There are three of them. And all are over forty years old. At any live jazz event of note, they can be seen outdoing each other on the dance floor, shuffling, swinging their arms and jerking parts of their bodies rhythmically. A gang of show-stealers they are; performing musicians must just love them.
An odd woman has been known to join in the revelry, the more daring she is, more risqu├® her hip movement will be.
Radio Botswana journalist Kesaobaka Keoreng, popularly known as KK, is the swiftest of the three, exhibiting a style evocative of a pantsula influence and a zany dress sense.
Jabu Ndlovu, the tallest of the three and often conservatively dressed, favours languid movement, picking his pants from his knees exposing sliding and slithering feet. Self-possessed, he states, “I have been a fan of jazz so long, so much that jazz was played at my 21st birthday,” added the earring clad dancer.
Ndlovu, unblushing, enunciates that he is a natural born dancer, “I was exposed to people who danced like this to jazz in Johannesburg when I was younger, but the dance came in Botswana later and many people didn’t really get into it,” he says interrupting my premature celebration of the end of the geriatric side to side shuffle (usually accompanied by awkward slightly bobbing head an hand sweeping side to side.)
“This dance has been around for years and has remained the same,” says Ndlovu. The dancer who was introduced to jazz through his uncles collection, does not consider this to be stunted development of the dance; the magic, it seems lies in interpretations, “It depends on what type of jazz you danced to. In Francistown, I had a partner named Cynthia who was into ballroom dancing. She would fuse ballroom moves with the jazz dance and the results would be breathtaking,” Ndlovu fondly recalled. “Essentially the dance has no formality and open to free expression.”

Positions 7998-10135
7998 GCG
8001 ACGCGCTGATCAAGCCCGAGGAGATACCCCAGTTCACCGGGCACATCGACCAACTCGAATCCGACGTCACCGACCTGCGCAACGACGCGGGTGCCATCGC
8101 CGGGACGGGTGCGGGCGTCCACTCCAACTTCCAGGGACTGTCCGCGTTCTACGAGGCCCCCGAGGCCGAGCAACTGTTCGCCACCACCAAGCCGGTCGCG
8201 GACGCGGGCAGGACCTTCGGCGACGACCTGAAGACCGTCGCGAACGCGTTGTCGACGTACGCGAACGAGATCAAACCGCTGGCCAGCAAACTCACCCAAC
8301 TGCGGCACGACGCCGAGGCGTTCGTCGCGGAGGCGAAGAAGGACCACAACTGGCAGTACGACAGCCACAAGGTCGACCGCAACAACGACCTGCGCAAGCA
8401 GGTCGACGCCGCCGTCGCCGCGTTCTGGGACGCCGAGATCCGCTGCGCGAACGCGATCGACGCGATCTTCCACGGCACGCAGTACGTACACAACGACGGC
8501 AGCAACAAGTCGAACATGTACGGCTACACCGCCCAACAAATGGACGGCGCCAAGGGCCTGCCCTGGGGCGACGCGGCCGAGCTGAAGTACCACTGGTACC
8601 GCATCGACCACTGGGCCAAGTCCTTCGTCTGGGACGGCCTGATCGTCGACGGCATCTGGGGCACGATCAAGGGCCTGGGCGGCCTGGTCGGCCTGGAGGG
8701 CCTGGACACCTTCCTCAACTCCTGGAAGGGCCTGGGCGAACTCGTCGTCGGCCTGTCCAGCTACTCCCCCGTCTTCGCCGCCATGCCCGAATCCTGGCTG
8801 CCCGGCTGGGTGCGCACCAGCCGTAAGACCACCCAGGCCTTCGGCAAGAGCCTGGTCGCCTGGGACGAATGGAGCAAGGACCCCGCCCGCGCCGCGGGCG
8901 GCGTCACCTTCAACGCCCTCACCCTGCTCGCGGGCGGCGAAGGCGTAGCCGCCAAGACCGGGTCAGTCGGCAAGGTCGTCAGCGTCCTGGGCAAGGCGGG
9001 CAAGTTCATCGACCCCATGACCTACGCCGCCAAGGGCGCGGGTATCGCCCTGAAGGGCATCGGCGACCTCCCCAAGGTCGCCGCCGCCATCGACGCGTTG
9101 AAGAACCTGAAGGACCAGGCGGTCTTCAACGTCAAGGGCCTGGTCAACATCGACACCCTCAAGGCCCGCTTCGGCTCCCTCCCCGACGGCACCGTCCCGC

Last year, Ndlovu danced and won a trip to Cape Town for the official launch of Streethorn’s compilation album.
“Clothes also make the dancer,” Ndlovu concluded.
Jonas Junior Moipolai; ‘DJ Jazzy Jay’ to those familiar with his jazz disc jockeying has a holistic view; “There is a blundering misconception that jazz is old folk’s music, this is totally untrue,” said the last of three who was introduced to jazz through his father’s record collection.
He sites a seeming renaissance of traditional music driven by the young “which is a beautiful sight,” and hopes to see the same thing happen in jazz. He has mentored a couple of young DJ, among them PK in Tlokweng.
His dancing features borankana and pantsula robot nuances. Moipolai will not separate his dance from jazz, it is a lifestyle. “I dance when I get into the spirit he says; I particularly enjoy dancing with KK and Jabu because together we get into the spirit and reach for the skies,” Moipolai concludes rather poetically.
“Local Jazz and the dance can grow if the youth take part and bring in new elements to it, take note that musicians like Hugh Masekela and Abdullah Ibrahim took interest in the genre in their youth.”
“The youth spread their wings to explore jazz,” he says.
In his young days Jazzy Jay came across a video cassette featuring a dapperly dressed jazz dancer, which would stay etched in his mind. “I actually went through a period where I listened to reggae while at Gaborone Secondary School during 1980 – 1984,” Moipolai said briskly, “I went back to listening to jazz during school holidays. Its soothes and inspires me.”
He reiterates that jazz is not exclusively for senior citizens. Young kids can be exposed to it. Some jazz like be bop can be played while studying.